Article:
Tough Mudder was Really Tough

For anyone that recently started reading my blog, I’ve been republishing some older posts leading up to my journey.  I’m republishing them here because they were originally published using Google Blogger which was not quite as follower-friendly as this blog here with WordPress.

Hope you enjoy!

Originally published 7/29/17.

Evening folks;

I’ve realized over the last few days that I have a lot to write about and I keep telling myself “Oh I just need to remember that later today and I’ll write about it.”   Do I remember it once the day’s work is done and I head home?  No.  So, hopefully as I write about this week that those topics will come back to me.  I actually did remember the two main things I wanted to write about (see Epiphany #1 and Epiphany (Realization) #2 below.

To begin – this past Sunday (7/23) I ran a Tough Mudder Half which is 5.something miles of running on different type trails with 13 or so obstacles.  I finished all but one; the slippery warped wall.  The Pyramid scheme I was able to walk right up thanks to my J41 high-tech water shoes I got a long time ago at DSW.   The traction was incredible!  As I walked up the wall and got to the top, I looked back at my teammates and yelled “My SHOES!!!”.

 A little later, there was a slippery warped wall that turned out to be more challenging than anticipated.  I had made it up the warped wall at the 2016 Rugged Maniac, but I had been road biking all summer long; miles and miles and miles.  So I was in much better shape than I currently am.  Well, I couldn’t make it up the wall.  Grrrr.  I tried three times.  The first time I slid down and tumbled pretty hard.. but I DID NOT BANG MY HEAD!

Well, Monday I noticed that my eyes were out of focus with each other.  My right eye felt like there was some pressure, it felt slightly warmer than my left, and I just couldn’t focus both eyes.  I waited from Monday to Wednesday to see if it would improve.  Being a week away now from being done with work and not having insurance anymore, I know that this is the most inopportune time to have a medical issue!!

A few friends/coworkers said I should see a doctor for these symptoms (I self-diagnosed a minor concussion).  So, Wednesday at 11AM, I called a doctor that had given me a physical about a month earlier and asked if they had any appointments.  They said they had one at 3:30 so I said ok, I’ll be there.  Thursday, I finally decide to jump on the chance to update my eye exam and perhaps get some new glasses as well as have an eye doctor look at my right eye.  So, I ask my roommate and my former supervisor to recommend an eye doctor.  I got an appointment with an eye doctor at 8:30 Thursday evening.  Great!  I don’t have to miss work.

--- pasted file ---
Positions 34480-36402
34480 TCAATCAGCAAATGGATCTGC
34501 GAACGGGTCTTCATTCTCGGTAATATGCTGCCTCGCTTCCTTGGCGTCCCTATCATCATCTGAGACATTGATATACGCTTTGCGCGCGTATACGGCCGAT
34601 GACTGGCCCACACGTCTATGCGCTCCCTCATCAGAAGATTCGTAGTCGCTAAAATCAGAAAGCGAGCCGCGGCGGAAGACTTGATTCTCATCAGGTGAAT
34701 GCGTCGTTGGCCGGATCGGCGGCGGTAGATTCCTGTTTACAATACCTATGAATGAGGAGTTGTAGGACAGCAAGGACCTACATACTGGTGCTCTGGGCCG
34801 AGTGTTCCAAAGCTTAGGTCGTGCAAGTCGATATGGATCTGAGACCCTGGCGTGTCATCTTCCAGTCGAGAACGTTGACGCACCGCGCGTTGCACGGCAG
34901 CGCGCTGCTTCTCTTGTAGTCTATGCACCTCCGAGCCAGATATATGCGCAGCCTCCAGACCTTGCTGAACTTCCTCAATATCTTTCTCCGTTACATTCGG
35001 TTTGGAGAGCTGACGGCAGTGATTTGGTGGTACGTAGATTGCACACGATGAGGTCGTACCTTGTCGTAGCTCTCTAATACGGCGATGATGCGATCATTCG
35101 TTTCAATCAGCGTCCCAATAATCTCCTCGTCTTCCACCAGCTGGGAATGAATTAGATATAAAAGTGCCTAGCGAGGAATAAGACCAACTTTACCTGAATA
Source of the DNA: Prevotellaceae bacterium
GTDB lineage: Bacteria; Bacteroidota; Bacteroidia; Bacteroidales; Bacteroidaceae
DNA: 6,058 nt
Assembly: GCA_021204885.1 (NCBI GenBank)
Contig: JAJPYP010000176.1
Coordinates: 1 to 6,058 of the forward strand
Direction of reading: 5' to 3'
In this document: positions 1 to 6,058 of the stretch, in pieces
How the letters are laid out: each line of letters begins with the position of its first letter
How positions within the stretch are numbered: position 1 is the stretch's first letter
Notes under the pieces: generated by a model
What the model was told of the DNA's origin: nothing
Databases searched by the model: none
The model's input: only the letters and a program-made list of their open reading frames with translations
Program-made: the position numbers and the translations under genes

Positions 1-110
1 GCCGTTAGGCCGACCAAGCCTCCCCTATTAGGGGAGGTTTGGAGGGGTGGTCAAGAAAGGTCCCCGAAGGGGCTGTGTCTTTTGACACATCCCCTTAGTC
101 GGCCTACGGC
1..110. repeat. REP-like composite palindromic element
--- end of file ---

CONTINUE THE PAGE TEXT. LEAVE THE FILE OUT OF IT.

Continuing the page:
I visited the eye doctor and got several images of both eyes (mainly my right eye – the offending, irritated, wonky eye).  The general consensus was that I had a retinal hemorrhage. He recommended that I get an MRI but he would contact my primary doctor and get his consensus as well.  So, Friday (7/28), I got a call from my primary doctor at about 12pm saying that I should go to Valley Hospital in Ridgewood to get an MRI.  I didn’t want to leave work because we’re busy cleaning up the project folders but Doc wants me there before the “B team” starts.  So, ok fine I’ll be at the hospital at 2:30.  I was supposed to go to lunch with my coworkers as a going-away for my one coworker Adam who is moving to Cali.  He will be missed.  As we were walking to get lunch, my stomach was in a knot from the call with the Doc and I just wanted to get the MRI done as quickly as possible.  So I turned around, walked to the office to grab my lunch bag, then caught the 12:37 train home.

Got off the train at ˜1:30pm and headed to Valley Hospital.  When I get to the hospital, there is a complementary valet service.  They parked my car and I headed into the ER; first time I’ve gone into an ER by myself for an issue.  Slightly intimidating but also just a new experience to handle.   They knew I was coming. The doctor had informed them and they were expecting me.  They checked my blood pressure, pulse, weight, etc.  They led me onto a bed and I explained what happened to the doctor and why I’m here.  He looked in my eyes, talked to the neurology department, and called a local retinal specialist.  They weren’t really sure why it had been recommended that I get an MRI for a retinal hemorrhage.  Before I knew it, I was being registered, checked-in, and discharged at the same time.  They were sending me over to the retinal specialist who could basically see me immediately.  I walked out, got my car, and drove over to the specialist.